Film review by: Witney Seibold



            The first half hour or so of Pixar’s new animated film “WALL-E” has nearly no dialogue. There are a few bits of expository dialogue through ancient recordings of Earth’s old CEO/president (a live-action Fred Willard), but mostly it follows a little boxy Waste Allocated Load-Lifter (Earth class) robot as it wanders the ruined post-apocalyptic landscape, slowly but surely compacting Earth’s trash into neat piles. The tenacious little guy has been doing this for 700 years.

            This sounds like a premise out of Douglas Adams: a lone robot merrily going about its job hundreds of years after its creators and programmers have either died or ceased to care about it. Adams, though, would have likely drawn a theological parallel.


            This first half-hour of “WALL-E” is gorgeous, funny, sweet, and tragic all at once. WALL-E is a lonely ‘bot (despite the presence of his pet cockroach), and while the resolute continuation of his job can be seen as futile, director Andrew Stanton makes us love him, and his fascination with some of the old junk he finds. He has a vast collection of bric-a-brac in the trailer where he “sleeps,” including, most importantly, an old recording of the 1969 film version of “Hello, Dolly!”


            WALL-E’s daily tasks are interrupted by the arrival of a hyper-advanced ship from space, which deposits another robot, one with an unnamed task, on Earth. This new robot looks like a cross between an iPod, and something you’d buy at the Pleasure Chest. It calls itself EVE, and WALL-E falls in robo-love.


            Had the film stayed on the desolate Earth, it would have been an excellent work of storytelling, and a subtle comment on the ruin humans leave behind. But, not content to rest on that, “WALL-E” eventually takes to the stars, through space, and aboard a spaceship where the surviving humans have been living for the past 700 years. Up here, humans have evolved into fat blobs who can no longer walk, and ride around on floating chairs, sucking meals through straws, and no longer making eye contact (there’s even the implication that we used to look like live-action people, but have become so grotesque that the big-eyes, blobby animated look to the characters is actually an accurate, realistic depiction of our future selves). Even the babies are raised by robots, and never see people. Everything is owned by a company called Buy ‘n’ Large, which is seems to have replaced government.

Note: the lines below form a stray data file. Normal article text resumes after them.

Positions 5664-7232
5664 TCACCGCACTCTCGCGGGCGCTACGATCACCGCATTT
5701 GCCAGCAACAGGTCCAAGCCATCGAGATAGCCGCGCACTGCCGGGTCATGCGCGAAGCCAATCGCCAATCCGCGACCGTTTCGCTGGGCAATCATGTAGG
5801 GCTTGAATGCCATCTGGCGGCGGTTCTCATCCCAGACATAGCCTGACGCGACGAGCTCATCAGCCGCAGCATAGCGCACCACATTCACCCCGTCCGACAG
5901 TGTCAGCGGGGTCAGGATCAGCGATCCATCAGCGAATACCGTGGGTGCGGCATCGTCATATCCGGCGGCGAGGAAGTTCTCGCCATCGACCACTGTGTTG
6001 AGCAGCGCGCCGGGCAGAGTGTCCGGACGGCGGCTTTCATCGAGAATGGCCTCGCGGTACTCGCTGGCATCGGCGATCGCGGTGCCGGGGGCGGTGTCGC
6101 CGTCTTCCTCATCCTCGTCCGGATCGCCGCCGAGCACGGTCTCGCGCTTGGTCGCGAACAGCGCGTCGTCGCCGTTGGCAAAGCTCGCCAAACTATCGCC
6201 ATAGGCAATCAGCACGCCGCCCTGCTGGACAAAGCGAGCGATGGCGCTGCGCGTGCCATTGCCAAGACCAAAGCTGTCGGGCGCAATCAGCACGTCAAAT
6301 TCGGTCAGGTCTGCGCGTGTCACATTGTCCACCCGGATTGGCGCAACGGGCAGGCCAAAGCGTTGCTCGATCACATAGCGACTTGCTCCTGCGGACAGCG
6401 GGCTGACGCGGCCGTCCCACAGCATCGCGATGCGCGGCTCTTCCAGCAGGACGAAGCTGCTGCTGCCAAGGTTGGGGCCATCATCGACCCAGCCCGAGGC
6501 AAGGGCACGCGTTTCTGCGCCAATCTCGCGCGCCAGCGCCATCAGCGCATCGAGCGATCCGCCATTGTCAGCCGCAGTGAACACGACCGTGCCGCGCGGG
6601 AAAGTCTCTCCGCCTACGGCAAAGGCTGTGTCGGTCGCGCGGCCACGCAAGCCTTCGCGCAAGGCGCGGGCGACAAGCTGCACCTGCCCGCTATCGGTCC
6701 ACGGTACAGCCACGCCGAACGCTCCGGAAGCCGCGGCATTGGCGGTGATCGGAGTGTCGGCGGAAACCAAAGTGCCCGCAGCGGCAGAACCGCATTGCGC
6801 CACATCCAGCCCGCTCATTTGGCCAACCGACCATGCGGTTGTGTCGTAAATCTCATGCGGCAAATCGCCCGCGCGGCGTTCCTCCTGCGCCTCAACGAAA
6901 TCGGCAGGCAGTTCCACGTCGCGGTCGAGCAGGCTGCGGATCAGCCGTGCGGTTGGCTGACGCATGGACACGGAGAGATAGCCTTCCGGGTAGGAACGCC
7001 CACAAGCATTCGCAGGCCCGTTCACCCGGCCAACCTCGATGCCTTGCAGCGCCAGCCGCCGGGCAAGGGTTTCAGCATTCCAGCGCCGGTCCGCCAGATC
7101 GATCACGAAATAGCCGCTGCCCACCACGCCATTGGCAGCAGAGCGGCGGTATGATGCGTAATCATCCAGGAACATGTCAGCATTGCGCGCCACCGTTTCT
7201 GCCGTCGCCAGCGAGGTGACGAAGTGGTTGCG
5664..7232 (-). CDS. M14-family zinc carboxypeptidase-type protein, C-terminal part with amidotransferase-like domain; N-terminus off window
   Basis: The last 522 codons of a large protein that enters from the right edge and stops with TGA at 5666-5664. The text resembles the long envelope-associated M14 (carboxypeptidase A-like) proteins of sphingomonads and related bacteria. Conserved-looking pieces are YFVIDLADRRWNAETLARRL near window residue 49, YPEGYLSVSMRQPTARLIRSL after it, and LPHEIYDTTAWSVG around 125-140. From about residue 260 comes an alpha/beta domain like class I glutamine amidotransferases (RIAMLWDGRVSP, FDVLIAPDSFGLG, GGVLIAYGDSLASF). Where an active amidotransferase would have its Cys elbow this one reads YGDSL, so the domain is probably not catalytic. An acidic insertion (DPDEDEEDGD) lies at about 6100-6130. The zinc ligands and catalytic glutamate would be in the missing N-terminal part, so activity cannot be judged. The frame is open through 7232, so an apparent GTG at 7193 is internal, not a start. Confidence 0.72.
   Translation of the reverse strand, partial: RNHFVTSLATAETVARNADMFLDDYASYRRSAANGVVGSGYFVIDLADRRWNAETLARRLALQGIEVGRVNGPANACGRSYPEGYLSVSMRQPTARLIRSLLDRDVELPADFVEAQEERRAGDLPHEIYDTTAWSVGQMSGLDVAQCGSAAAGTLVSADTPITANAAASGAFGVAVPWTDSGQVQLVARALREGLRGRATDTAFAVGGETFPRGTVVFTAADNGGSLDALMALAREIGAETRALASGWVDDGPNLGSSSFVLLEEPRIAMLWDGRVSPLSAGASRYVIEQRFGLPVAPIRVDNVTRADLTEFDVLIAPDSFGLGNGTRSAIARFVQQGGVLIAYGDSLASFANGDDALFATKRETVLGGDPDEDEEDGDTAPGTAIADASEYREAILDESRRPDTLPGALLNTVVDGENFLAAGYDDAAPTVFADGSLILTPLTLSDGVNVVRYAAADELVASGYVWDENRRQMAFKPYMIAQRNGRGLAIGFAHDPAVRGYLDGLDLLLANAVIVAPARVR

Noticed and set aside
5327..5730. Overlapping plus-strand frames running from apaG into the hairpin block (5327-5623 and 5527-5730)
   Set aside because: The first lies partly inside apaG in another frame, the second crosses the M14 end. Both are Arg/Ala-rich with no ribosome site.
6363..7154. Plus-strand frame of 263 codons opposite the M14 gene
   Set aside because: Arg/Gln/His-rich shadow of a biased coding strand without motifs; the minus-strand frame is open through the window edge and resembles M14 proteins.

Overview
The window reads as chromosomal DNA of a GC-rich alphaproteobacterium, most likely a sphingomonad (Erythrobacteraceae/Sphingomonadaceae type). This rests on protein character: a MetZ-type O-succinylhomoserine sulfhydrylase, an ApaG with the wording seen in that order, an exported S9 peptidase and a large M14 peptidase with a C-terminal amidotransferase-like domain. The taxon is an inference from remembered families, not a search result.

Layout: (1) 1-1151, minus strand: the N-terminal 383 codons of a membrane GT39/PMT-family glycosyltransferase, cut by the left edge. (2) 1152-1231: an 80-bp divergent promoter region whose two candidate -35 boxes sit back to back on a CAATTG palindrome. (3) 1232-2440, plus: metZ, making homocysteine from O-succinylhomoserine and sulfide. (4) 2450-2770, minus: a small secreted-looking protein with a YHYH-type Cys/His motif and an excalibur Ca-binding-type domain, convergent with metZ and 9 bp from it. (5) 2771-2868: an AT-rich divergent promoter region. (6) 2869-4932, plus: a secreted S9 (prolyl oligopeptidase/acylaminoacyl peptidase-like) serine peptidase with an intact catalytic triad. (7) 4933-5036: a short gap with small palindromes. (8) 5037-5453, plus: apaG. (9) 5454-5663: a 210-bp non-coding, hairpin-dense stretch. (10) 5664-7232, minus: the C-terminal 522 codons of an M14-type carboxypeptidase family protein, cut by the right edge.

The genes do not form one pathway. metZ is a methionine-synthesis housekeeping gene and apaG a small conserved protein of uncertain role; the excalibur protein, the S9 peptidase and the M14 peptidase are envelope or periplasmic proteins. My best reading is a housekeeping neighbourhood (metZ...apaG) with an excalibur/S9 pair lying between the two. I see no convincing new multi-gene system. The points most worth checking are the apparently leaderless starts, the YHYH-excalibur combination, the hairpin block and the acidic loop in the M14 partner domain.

I guess the fate of humans as fat, ignorant recluses is a great topic for a sci-fi film. Heck, “Idiocracy” already touched on these themes. But “WALL-E” shifts gears too much, and becomes too preachy. In fact, through the film’s entire second half, the quiet little champ we grew so close to in the first half seems to appear less and less, and we spend more and more time with the human characters and the obligatory “wacky” supporting robots. Eventually, “WALL-E” becomes something of a “message” film, weighing itself down with an over-obvious and oft-repeated moral.


            My girlfriend expressed concern that the “green” and “anti-laziness” messages of recent children’s films will pass from something honest and urgent into an obligatory moral-of-the-story. It’s a concern I share. Remember that “just believe in yourself” message that was all over the place in the cartoons and children’s films of the 1980s and 1990s? Yeah. Did you really take the massage to heart, or was it just a story element? That’s what I thought.


            Would “WALL-E” have worked if it had stayed on the desolate Earth like I wanted? Possibly. Would it have been a blockbuster? Probably not. And despite my gripes, “WALL-E” is actually a really good film, and a very sweet, strong, and entertaining one. Pixar continues to make the better of the popular animated features, and “WALL-E” is another that can be proudly added to their canon.

Published in: on July 8, 2008 at 7:31 pm  Comments (1)  

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One CommentLeave a comment

  1. WALL-E was a fantastic film — thanks for writing.

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